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The collapse in oil prices has now reached historic levels.
Tuesday's 7% plunge in West Texas Intermediate (WTI) - the largest slump in more than 30 years of futures contracts - marked the 12th consecutive daily loss for the New York benchmark. Before rebounding slightly, crude was down more than 22% in less than a month.
Now, we've spoken many times before about the numerous reasons why crude prices can plunge: artificial manipulation from short sellers and institutional monkeyshines, geopolitical tensions, distortions in supply and demand, even outright oversupply - we've seen it all before.
In this present case, some of this current decline is warranted, given the market's overestimation of Iranian sanction impacts and, to a far lesser extent, some weakening in underlying fundamentals.
But to be sure, the leading cause of the plunge has been a combination of what I have called the "lemming fixation" (a penchant for jumping off the cliff en masse) and some outright market manipulation.
I'll have more to say on this shortly, in a more extensive analysis my team and I are preparing right now.
But it's the completely counterintuitive - yet entirely predictable - effect of the recently re-imposed sanctions on the Islamic Republic that I want to explore today...
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Trump Has Undermined His Ultimate Goal in Iran
One of the administration's stated aims in slapping sanctions on the Teheran regime is to choke off their avenues for selling crude oil on the global markets.
Economics 101 tells us, all other things being equal, a reduction in supply would lead to a rise in prices.
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But much of the expected effect from Iranian sanctions has been delayed, even blunted, by a last-minute decision on the part of the Trump administration to exempt the eight largest importers of Iranian crude.
This makes the short-term impact of the sanctions effectively nil, and advances a direction question: Why was the decision to remove the U.S. from the Joint Comprehensive Plan of Action - the "nuclear deal" treaty signed by the United States, France, the United Kingdom, Germany, China, Russia, the European Union, and Iran in 2015 - and reintroduce sanctions even made?
At the moment, it seems merely another political move, utterly devoid of substance, by an increasingly beleaguered White House.
We're witnessing the result, at least in the short term: WTI has been cut by almost $20 a barrel since Oct. 1. The more widely used London benchmark, Brent, is down $20.63 a barrel since Oct. 3.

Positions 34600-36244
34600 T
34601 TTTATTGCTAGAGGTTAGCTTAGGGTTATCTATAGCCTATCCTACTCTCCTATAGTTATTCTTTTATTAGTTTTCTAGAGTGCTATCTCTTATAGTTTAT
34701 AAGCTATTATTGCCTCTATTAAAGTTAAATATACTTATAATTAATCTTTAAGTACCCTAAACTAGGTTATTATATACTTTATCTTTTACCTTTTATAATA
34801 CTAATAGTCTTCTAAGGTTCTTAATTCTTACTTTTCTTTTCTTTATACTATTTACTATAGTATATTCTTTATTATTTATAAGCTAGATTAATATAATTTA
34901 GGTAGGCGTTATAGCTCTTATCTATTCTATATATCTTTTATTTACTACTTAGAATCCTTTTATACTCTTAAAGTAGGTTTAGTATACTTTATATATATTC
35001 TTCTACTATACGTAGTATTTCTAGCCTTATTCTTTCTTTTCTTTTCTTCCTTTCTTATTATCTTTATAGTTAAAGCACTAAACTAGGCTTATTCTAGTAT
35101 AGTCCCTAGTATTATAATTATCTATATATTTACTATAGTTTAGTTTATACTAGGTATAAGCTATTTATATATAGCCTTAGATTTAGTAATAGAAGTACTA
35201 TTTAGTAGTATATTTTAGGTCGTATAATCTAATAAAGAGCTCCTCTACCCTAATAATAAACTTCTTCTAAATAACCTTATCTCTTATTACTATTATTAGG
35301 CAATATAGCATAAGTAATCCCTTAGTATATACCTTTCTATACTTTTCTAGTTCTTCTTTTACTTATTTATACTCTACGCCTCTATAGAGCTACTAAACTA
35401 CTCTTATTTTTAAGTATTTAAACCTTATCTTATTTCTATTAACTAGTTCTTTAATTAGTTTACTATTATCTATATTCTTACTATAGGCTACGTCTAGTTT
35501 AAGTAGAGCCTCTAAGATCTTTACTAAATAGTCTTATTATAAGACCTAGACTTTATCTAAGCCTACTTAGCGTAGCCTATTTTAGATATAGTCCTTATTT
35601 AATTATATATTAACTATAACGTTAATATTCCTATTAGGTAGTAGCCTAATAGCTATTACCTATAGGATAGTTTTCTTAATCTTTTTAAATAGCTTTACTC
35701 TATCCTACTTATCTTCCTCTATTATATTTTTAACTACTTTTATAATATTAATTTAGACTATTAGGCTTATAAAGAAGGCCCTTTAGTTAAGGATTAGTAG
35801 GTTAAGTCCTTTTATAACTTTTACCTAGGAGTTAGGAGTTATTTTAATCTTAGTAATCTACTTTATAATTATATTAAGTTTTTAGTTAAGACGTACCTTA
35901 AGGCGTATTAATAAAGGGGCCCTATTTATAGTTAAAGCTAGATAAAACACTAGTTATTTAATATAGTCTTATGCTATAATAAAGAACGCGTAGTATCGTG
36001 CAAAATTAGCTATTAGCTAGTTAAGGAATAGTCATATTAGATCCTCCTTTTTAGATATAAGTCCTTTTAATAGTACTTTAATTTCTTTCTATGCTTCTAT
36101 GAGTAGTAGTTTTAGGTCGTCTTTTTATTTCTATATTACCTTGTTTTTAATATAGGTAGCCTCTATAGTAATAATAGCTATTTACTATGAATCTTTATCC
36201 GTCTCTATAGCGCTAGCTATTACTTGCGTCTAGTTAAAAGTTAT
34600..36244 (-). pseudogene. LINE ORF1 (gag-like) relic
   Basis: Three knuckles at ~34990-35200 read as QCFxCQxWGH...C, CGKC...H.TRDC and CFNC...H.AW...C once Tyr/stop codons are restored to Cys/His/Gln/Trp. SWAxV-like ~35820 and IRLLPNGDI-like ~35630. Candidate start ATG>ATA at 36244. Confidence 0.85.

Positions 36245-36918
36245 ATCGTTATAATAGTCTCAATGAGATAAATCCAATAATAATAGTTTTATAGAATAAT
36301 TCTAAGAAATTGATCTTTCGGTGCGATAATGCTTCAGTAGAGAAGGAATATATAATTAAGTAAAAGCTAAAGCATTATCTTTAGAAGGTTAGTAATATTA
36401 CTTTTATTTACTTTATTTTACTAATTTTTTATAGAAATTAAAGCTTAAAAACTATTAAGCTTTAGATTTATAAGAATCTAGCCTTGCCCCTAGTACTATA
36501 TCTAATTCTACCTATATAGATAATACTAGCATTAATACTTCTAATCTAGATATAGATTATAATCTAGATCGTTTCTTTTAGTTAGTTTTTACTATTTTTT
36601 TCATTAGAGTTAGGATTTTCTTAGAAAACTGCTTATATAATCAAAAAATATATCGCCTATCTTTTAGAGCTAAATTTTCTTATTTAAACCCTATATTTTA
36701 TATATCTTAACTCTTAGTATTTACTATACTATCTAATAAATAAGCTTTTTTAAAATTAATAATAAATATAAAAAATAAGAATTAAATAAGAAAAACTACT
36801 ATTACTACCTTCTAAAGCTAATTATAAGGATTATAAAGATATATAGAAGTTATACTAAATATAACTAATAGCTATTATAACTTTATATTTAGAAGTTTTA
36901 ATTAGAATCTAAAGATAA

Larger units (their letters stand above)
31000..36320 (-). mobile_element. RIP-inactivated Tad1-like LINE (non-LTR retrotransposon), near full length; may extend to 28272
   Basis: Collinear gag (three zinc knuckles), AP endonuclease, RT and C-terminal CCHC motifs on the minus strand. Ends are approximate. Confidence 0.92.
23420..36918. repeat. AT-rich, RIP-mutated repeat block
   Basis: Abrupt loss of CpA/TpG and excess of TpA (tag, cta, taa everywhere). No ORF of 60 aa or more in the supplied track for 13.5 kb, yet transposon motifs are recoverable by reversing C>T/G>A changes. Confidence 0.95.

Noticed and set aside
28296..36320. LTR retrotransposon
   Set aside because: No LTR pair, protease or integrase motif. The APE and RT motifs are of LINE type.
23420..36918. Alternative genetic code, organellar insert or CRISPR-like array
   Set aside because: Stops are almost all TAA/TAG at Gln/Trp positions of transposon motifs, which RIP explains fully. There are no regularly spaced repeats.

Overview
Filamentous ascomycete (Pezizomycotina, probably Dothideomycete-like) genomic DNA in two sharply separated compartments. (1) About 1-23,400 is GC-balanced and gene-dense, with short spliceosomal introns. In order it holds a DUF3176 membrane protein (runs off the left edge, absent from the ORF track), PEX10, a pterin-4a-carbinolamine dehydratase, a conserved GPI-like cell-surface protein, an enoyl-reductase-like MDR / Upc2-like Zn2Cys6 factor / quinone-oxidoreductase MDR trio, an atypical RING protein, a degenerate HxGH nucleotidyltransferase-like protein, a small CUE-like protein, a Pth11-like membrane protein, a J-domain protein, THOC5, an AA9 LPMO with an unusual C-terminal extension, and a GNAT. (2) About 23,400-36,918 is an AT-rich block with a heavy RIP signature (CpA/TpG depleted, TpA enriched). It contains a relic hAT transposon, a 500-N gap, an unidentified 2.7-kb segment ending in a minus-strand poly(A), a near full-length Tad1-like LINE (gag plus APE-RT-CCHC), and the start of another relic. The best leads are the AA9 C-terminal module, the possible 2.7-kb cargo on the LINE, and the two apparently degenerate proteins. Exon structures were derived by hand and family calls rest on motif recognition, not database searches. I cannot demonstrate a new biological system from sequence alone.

Now, whatever the geopolitics may be, here's what I think investors should take away from this result...
Here's What to Do with Oil Right Now
The market is now more oversold and undervalued than at any time I have witnessed in the last three decades.
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That's no idle claim: As you may recall, several years ago I developed an analytical technique to determine the effective market value for oil. The intent was to determine what effect artificial moves (especially those short contracts) had on the market value so we could see, in essence, the truth.
By the close of trade Tuesday, my calculations put the effective market value of WTI at $65.80 a barrel; Brent was at $74.75.
Respectively, those prices would be $10.11 and $8.91 higher than Tuesday's closing prices.
Meanwhile, the spread between Brent and WTI, calculated as a percentage of WTI (the more accurate way of determining the difference between the two benchmarks) has expanded to 15.4%.
That is a wider spread than at any point since the turbulent depths of the global crude bear market in late March of 2015.
Anyone who's long crude right now should be out; we need the dust to settle and for a "floor" to emerge here before moving back in. There's not even a pretense of market equilibrium right now.
But rest assured that, when that floor becomes apparent, there will be some very big money to be made. Manipulation has a way of snapping back like an elastic band, and there's massive profit potential in the "snapping."
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About the Author
Dr. Kent Moors is an internationally recognized expert in oil and natural gas policy, risk assessment, and emerging market economic development. He serves as an advisor to many U.S. governors and foreign governments. Kent details his latest global travels in his free Oil & Energy Investor e-letter. He makes specific investment recommendations in his newsletter, the Energy Advantage. For more active investors, he issues shorter-term trades in his Energy Inner Circle.